A naked woman stands across from a naked man as a museum patron walk between them. An orchestra plays a captivating piece as some of the musicians stand knee-deep in water. A cartoonist sketches a young boy and his mother walking through a graveyard after a funeral.
These striking images appear in The New Yorker Presents, a series that premiered this week in a surprising place. Or at least, a place that would have seemed surprising during most of the storied magazine’s 90-year history, not to mention most of the 20 years Amazon has been around. But then, Amazon Prime Video has in the past two years become the latest unexpected place to find high-quality original television.
The New Yorker Presents tells diverse stories with beautiful visuals. Each episode is, in its way, like an issue of the magazine, with documentary shorts, cartoons, one-minute clips, poetry, and fiction. The 10-episode first season features well-known New Yorker writers and artists like Ariel Levy and Roz Chast as well as actors like Alan Cumming and Paul Giamatti. (The New Yorker is owned by WIRED parent company Condé Nast.)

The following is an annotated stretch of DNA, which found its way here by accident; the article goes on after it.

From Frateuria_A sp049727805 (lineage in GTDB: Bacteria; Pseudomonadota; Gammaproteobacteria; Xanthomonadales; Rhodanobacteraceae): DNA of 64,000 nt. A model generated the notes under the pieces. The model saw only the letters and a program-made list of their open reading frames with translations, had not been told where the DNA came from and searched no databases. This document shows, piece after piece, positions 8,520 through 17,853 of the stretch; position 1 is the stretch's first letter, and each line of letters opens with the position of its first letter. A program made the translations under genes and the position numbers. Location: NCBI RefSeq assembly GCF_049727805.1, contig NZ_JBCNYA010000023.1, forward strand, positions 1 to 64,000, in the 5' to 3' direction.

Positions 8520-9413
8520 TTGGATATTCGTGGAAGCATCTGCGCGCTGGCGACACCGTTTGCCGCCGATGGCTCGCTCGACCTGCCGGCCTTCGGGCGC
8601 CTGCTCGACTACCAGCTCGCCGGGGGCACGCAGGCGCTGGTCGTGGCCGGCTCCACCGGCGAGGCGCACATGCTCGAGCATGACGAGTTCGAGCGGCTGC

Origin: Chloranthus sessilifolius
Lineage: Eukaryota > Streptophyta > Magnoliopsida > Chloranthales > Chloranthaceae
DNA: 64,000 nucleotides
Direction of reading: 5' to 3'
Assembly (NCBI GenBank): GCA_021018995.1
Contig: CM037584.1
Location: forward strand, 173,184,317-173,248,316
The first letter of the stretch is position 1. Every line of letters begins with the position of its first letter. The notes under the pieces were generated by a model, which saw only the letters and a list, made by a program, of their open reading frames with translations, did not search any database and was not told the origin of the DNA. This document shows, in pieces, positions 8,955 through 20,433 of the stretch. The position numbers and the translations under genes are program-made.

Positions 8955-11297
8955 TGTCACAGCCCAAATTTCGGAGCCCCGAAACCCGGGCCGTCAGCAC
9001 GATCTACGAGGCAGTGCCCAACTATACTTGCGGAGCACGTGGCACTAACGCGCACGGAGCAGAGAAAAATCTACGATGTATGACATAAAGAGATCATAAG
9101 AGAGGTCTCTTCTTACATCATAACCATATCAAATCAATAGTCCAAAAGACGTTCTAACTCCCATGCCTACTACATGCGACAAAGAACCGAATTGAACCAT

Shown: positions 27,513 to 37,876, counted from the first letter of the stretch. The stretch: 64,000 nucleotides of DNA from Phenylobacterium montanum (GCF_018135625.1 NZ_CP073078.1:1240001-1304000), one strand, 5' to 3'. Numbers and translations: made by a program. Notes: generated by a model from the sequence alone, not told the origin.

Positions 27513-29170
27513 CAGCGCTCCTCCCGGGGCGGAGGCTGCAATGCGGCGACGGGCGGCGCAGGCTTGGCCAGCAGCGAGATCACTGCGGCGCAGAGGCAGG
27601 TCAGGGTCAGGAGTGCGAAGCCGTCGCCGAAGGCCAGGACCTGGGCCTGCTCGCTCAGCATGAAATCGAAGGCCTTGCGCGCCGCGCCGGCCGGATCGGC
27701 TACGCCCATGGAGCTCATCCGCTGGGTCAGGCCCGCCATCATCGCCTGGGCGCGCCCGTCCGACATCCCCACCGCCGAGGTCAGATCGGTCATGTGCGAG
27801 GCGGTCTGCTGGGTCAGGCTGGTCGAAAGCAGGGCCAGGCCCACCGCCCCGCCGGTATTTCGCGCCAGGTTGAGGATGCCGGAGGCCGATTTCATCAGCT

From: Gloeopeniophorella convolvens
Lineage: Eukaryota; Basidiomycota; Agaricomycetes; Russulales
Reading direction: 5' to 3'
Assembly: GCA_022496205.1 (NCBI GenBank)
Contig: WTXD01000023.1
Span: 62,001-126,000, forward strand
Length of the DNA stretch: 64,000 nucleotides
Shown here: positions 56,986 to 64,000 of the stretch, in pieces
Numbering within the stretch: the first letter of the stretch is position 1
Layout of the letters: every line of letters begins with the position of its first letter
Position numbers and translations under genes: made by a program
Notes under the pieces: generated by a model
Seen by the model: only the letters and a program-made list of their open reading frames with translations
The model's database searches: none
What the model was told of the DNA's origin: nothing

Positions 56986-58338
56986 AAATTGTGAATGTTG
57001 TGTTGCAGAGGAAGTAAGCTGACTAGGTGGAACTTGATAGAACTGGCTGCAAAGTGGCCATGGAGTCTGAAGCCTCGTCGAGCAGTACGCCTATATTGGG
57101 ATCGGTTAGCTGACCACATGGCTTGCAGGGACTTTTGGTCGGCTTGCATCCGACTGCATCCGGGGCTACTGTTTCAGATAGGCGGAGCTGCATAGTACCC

“It’s not a re-creation of the magazine itself, but a step in the direction of a reinvention of the news magazine format,” says Kahane Cooperman, the executive producer and showrunner of The New Yorker Presents.
For Amazon and The New Yorker, which declined to comment for this story, the show is something of an experiment. It could attract new readers to The New Yorkerand draw them into the magazine’s rich history. And Amazon gains the cachet of working with one of the most venerable names in publishing. Yes, The New Yorker Presents might not have the broad appeal of, say, Amazon’s critical hit Transparent or The Man in the High Castle. ButThe New Yorker has rarely tried to be anything other than its best self. Instead, the series shows how the risk of a traditional player entering a new medium (The New Yorkeron TV) and of a newcomer entering a more traditional genre (Amazon in unscripted television) can create a new opportunity for both.
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To create the show, Cooperman’s team read through dozens of issues of The New Yorker, creating a “menu” of stories that they thought were relevant, unique, and diverse while getting feedback from producers, editors at The New Yorker, and executives at Amazon Studios. Cooperman presented this menu to acclaimed filmmakers with varied styles, who then selected stories that most resonated with them. The idea was not, however, to recreate the magazine pieces in visual form. Rather, the written words were used as a starting point for filmmakers to tell their own stories.
Link to the rest at Wired
The idea of The New Yorker collaborating with the barbarians from Seattle is going to give a few Big Publishing types the vapors. PG wishes there was a way he could buy stock in Manhattan psychiatrists.